Wednesday, December 21, 2011

Pastoralists weigh in on Gibe Dam, land grabs

Two articles by Radio Netherlands Worldwide.

Ethiopia's Gibe III - A dam too far?
Published on : 20 December 2011 - 3:24pm | By RNW Africa Desk
(Photo : RNW)

Michael Irgiena doubts if his ten children will ever be fishermen like
him, or have any future living on the shores of the world�s largest
desert lake Turkana in the barren border region of Ethiopia and Kenya.
By Luc van Kemenade, Addis Ababa

Lake Turkana, in the barren border region of Ethiopia and Kenya, is
home to the Dasanech and Turkana tribes. Michael, a Dasanech
tribesman living in a small village in northern Kenya, has been a
fisherman for 26 years and, like his fellow tribesmen, he fully
depends on the salty lake for his livelihood.

The semi-nomadic desert tribes often fight bloody battles over the
region's scarce water and pasture which they use for fishing and
cattle grazing. Michael explains that the construction of an ambitious
cascade of dams along Ethiopia's Omo river may make life even more
challenging for nomads in the region.

�I was shocked when I heard the news about Ethiopia�s dam on the
radio,� he says while sitting on his bed in his dusky dome-shaped hut
at the shores of Turkana. �What came to mind very quickly was: what
about the lake I am fishing in? What about my children?�

In a push for development, Ethiopia is building one of Africa�s
largest hydropower dams in the Omo River that flows into Lake Turkana,
providing 90 percent of its water. The two billion dollar dam called
Gibe III is said to nearly double the East African nation�s power
capacity and transform its southern wilderness into highly productive
cultivated farm lands, irrigated by the dam�s regulated outflow.

According to the Ethiopian government, the dam will develop the region
and end a �backward lifestyle�, transforming its southern wilderness
into highly productive cultivated farmland, irrigated by the dam�s
regulated outflow. It says that domestic and foreign investors will
grow sugar cane and other cash crops on a large-scale in the south, an
area known for its numerous indigenous tribes.

Although Michael admits that development would be good for the tribes
of Lake Turkana - a drought-stricken area with no electricity and poor
infrastructure, he remains cautious and worries that water levels in
Turkana will drop. �The water will be too salty, so there will be no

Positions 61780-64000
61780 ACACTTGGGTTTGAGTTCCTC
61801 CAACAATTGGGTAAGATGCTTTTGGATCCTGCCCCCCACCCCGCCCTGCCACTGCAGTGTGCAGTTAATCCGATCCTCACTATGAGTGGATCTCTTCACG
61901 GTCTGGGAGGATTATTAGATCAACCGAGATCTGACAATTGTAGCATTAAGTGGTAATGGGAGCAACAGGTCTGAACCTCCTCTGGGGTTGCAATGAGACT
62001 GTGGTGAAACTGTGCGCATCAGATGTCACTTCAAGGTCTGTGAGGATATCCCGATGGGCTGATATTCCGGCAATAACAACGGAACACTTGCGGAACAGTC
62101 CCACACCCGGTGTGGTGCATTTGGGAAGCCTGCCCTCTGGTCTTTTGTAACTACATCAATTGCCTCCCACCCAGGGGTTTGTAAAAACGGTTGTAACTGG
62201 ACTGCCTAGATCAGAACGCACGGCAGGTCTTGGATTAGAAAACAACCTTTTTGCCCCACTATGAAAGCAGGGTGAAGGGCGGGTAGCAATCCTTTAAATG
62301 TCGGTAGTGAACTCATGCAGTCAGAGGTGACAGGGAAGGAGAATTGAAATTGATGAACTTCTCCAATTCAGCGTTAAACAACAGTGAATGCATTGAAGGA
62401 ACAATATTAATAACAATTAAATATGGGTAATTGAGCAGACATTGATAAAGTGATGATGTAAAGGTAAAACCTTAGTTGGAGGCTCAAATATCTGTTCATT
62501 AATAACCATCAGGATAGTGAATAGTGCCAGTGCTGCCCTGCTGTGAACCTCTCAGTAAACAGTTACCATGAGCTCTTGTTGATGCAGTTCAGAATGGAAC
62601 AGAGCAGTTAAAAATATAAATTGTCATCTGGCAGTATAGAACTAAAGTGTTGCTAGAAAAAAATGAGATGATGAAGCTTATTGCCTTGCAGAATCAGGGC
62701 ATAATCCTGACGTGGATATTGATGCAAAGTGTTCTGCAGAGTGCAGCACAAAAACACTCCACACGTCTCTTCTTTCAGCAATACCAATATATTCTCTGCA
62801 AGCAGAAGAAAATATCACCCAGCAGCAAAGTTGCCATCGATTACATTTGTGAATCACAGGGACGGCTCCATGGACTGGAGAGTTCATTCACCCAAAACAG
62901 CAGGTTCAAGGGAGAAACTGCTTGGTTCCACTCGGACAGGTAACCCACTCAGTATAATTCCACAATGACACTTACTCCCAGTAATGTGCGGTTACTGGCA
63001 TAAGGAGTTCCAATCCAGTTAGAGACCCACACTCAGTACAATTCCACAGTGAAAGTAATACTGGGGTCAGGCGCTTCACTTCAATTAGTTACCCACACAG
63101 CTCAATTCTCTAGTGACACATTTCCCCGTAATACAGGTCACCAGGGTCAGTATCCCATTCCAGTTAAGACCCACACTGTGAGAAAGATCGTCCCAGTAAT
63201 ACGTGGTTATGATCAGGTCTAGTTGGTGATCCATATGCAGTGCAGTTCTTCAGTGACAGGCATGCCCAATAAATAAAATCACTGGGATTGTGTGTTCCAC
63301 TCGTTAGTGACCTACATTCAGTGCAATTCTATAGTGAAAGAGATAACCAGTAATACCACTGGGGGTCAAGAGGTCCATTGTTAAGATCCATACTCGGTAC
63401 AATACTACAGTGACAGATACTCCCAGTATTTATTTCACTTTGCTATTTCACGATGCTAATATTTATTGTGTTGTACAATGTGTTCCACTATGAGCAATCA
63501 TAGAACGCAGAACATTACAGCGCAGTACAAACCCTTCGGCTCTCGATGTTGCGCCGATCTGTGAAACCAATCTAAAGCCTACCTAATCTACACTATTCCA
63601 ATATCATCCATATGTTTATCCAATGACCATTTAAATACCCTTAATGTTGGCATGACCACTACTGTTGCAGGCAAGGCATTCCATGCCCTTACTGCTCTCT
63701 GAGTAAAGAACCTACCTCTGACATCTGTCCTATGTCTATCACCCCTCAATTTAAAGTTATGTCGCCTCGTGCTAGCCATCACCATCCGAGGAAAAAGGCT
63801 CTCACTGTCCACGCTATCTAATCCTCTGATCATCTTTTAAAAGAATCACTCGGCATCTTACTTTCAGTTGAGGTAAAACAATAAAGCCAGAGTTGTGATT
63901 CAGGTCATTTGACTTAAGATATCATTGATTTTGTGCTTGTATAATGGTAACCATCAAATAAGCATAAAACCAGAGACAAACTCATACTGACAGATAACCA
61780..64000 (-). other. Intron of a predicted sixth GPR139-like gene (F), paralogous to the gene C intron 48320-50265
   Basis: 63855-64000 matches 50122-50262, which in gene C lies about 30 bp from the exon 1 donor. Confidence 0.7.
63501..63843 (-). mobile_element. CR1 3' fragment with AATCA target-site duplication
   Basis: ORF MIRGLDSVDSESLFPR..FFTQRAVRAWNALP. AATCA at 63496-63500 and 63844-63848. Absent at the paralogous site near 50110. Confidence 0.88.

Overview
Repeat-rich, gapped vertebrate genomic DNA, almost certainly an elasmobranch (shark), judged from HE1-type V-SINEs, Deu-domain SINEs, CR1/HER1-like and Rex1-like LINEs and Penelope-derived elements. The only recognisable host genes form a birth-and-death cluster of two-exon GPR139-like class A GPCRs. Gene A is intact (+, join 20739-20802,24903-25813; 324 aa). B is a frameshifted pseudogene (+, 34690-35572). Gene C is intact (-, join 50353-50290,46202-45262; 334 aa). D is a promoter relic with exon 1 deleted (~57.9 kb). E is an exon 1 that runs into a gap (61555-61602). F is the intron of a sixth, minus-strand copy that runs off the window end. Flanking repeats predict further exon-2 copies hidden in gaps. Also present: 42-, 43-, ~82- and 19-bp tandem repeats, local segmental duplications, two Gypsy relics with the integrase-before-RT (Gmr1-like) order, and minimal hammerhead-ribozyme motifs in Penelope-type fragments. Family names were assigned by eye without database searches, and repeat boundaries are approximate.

fish living in the lake,� he says. �And all the animals we have, all
the cattle, will die. If there is no water, there will be no grass.�

For Michael, like many of his fellow tribesmen, loss of fish means
loss of work. He also fears that the dam will lead to further
bloodshed as the Dasanech and Turkana will be forced to move into
neighboring tribes� territory in search of water and pasture.

Drying up
While Ethiopia denies that its dam will reduce water levels, a group
of scholars from the United States, Europe and East Africa shares
Michael�s concerns.

In a 2009 study the Africa Resources Working Group estimated that
water levels could drop ten to twelve metres drying up fish stocks and
drinking water. The United Nations subsequently called on Ethiopia to
cease construction of the dam, fearing it would destroy Lake Turkana,
listed as a UN world heritage site.

But Ethiopia says there is �no way� that the project will be stopped,
claiming its own studies show that Lake Turkana�s water levels would
increase and the dam�s regulated flow would put an end to drought and

Like other members of the Dasanech, Michael fears that Ethiopia�s
decision to move forward with the project without informing its people
will have a negative impact: �If you do something without informing
people, you know it will have an effect,� he says. �It would be better
if we all sit together and negotiate about what they are going to do
for our people.�

Ethiopia tribesmen fear forced end to �backward� lifestyle
Published on : 21 December 2011 | By RNW Africa Desk (Photo: RNW
Africa/ Luc van Kemenade)

�We are a dying people,� says Gorgis, a cattle herder from the Bodi